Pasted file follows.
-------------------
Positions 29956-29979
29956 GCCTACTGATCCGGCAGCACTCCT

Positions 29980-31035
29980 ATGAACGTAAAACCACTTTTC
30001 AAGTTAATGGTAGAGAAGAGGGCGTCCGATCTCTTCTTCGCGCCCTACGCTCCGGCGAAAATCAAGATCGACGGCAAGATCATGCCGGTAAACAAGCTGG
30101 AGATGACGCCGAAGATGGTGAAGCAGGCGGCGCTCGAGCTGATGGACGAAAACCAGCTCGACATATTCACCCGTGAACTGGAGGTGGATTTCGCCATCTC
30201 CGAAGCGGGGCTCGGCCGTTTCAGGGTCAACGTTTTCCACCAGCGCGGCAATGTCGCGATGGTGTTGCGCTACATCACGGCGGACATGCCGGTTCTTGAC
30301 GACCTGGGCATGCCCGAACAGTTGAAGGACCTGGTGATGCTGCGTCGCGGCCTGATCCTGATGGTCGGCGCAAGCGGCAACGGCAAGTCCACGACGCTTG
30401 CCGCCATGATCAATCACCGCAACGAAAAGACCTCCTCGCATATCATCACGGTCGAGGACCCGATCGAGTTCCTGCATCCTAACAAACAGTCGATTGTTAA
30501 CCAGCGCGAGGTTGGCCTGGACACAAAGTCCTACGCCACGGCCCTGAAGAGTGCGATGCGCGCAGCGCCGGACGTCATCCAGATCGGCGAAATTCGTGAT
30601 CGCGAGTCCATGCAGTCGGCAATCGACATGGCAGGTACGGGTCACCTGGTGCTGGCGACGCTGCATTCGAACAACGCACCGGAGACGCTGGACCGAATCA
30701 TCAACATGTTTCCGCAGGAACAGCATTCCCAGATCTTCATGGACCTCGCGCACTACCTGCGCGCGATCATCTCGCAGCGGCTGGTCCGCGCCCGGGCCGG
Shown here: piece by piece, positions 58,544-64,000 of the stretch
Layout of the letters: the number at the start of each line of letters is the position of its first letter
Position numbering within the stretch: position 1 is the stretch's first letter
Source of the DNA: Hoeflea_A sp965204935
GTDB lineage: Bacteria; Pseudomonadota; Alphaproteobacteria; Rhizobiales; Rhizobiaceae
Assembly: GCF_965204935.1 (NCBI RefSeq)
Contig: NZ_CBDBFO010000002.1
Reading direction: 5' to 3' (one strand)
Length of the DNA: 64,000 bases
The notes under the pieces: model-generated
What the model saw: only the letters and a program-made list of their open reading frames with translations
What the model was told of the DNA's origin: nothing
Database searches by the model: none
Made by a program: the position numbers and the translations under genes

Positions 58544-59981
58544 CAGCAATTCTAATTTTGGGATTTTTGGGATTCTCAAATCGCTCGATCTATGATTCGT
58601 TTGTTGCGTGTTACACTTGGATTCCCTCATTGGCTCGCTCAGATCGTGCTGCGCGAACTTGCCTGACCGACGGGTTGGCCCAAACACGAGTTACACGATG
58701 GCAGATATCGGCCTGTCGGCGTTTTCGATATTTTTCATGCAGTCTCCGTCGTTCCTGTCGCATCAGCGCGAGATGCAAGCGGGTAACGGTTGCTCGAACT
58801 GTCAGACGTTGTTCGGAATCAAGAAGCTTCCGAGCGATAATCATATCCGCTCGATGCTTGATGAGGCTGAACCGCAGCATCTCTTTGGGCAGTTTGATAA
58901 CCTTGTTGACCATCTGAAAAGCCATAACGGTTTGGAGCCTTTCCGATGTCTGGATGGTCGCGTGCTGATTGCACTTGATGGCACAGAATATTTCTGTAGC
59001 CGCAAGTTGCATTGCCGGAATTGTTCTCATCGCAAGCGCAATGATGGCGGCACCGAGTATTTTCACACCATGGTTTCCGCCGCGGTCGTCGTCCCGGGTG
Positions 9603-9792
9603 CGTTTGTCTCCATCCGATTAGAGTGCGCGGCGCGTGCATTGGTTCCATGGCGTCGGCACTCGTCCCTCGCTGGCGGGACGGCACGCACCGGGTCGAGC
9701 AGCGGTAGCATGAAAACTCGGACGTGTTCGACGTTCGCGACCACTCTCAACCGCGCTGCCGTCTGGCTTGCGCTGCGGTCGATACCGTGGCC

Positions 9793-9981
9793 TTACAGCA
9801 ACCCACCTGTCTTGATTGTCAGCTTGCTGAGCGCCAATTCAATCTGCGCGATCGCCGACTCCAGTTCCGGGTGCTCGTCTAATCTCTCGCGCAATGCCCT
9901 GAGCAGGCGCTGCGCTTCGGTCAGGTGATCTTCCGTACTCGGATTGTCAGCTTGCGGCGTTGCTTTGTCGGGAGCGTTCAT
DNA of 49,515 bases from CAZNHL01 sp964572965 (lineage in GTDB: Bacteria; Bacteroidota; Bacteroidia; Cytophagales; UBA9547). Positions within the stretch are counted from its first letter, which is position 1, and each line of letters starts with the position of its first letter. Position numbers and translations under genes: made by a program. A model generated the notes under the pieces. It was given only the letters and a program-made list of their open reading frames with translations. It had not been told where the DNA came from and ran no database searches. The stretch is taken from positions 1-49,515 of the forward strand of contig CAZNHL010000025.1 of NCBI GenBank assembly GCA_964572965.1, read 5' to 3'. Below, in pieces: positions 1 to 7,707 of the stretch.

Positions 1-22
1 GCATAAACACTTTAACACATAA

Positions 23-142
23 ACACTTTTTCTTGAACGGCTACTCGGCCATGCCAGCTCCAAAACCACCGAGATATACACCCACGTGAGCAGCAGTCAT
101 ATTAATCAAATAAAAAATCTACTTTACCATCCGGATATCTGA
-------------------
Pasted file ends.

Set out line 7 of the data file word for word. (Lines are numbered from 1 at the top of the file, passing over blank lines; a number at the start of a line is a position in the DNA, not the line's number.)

30201 CGAAGCGGGGCTCGGCCGTTTCAGGGTCAACGTTTTCCACCAGCGCGGCAATGTCGCGATGGTGTTGCGCTACATCACGGCGGACATGCCGGTTCTTGAC